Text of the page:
Archive for December, 2010

I didn’t pick a very good time to start a ‘Saturday Walk’ blog did I? They don’t seem to happen on Saturdays any more. This week my main walk took place on a Wednesday (30th December)! I’d also walked to town earlier in the week, with John T, Carol and Sharon and that was nice, but it was a very steady walk because of all the ice we had to traverse. We had a few drinks in town and then came back here for a chilli.

Both John (Rousell) and I had had some domestic problems over the last week. The weather had been so cold that we had both experienced pipe blockages and I’d also had a pipe burst in the garage. What’s more, my car had broken down on Christmas Eve, with what turned out to be a broken spring. This awaits the new year to get fixed and as a result John came to Wellhouse, from where be begun our walk.

We set off in thick fog, down the road and up towards Golcar Church, before turning left on Small Lane and across the fields to Bolster Moor. We tracked across Bolster Moor towards Waller Clough Road and then around the top edge of Slaithwaite, along Crimea Lane to Pole Moor. As far as possible, we then kept to the fields as we dropped into Slaithwaite and along the end of the still frozen reservoir. All the way we were accompanied by fog and mist and although we expected to come out of it as we got higher up the hill, it was only down on the reservoir that we actually saw the tops of hills around the lake. The frozen water seemed to be dragging the mist down to it.

Slaithwaite itself seemed to be damp and dour in the mist induced greyness and we carried straight on through and along the canal as far as Linthwaite, where we turned left and up Lowestwood Lane. Lowestwood lane is a fairly bust road, used by locals and those wanting a short cut to the M62. It starts quite steep as it approached the railway arch and then gets a bit steeper until the bend halfway up the road. Then it gets steeper still – until the top! Hard work.

It was nice to get out today and nicer still to get some exercise and have a proper chat.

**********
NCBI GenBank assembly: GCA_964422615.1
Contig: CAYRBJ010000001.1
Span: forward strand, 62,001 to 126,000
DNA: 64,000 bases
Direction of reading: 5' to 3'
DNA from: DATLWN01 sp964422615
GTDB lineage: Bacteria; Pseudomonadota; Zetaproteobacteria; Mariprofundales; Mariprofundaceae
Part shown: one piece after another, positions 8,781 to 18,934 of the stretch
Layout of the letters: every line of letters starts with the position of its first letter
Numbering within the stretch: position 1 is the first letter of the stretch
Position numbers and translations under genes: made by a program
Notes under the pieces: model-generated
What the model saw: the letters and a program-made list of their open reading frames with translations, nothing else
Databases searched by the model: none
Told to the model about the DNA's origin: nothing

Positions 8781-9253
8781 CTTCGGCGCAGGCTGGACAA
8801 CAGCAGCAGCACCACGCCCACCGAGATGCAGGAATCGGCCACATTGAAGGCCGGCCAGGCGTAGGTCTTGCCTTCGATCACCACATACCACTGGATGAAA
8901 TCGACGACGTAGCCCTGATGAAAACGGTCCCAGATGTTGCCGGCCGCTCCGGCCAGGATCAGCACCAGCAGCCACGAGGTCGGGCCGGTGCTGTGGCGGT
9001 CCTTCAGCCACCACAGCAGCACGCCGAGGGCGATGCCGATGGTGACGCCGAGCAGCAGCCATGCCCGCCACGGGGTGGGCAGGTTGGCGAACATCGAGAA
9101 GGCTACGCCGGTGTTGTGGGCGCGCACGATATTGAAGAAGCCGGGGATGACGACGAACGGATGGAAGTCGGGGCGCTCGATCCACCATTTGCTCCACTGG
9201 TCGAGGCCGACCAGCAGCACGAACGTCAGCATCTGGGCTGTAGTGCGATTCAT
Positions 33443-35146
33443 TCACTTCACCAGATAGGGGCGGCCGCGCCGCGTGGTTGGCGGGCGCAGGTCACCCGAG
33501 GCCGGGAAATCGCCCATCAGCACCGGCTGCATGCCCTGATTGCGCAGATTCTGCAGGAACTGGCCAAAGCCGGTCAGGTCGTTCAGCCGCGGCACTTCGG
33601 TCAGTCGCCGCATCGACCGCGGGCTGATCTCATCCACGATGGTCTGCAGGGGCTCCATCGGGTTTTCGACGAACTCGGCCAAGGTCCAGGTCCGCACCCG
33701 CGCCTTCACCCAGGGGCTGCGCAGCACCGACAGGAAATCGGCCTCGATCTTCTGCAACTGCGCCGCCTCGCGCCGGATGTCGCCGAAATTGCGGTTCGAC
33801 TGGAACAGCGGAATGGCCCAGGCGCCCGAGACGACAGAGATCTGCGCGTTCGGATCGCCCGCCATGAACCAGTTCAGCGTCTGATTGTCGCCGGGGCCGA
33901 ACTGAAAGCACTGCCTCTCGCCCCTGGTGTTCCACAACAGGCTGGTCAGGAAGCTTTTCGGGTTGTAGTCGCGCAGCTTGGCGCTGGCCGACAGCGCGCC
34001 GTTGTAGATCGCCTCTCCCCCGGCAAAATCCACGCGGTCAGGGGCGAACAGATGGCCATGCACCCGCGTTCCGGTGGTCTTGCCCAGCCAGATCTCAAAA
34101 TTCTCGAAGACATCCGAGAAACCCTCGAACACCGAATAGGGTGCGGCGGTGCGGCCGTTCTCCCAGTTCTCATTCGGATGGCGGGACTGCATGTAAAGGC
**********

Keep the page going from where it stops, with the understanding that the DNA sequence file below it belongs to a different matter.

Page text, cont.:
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I know that it’s not Saturday yet but I can’t see us getting out for anything like a decent walk tomorrow. Sharon and I set off for Wales on Wednesday, fully aware of the impending Snowmageddon – but the weather people have been wrong before. Not this time!

We stopped off at Karen and Dave’s on the way. This is always a pleasure and this week’s stay was no different. We ate out at the Poacher’s Pocket, just up the road from Karen’s and then joined the pub quiz down at ‘The Trap’ just on the Welsh – English border. Sadly the quiz master was a little slower than he could have been and subsequently, more alcohol was consumed than would have been good for me to drive the following day. Whoops. Anyway, Sharon had been good – and she drove the rest of the way. We had lunch in Aberaeron, where the wind was bitterly cold. We ate in a cafe above Ambassador’s gift shop and surprisingly, the food was good. I experienced my first Welsh RED Mustard during this meal. Now there’s different.

And today we woke up to real snow. It was worse at home in late November – early December, but we are staying at Steven and Rosie’s, which is one and a half miles away from the main coastal road, as it passes from Aberystwyth on its way to Cardigan. The road is single track and steep! We’re going nowhere today and probably not tomorrow either – although there is (apparently) a craft and Christmas Fayre in Aberystwyth on Saturday.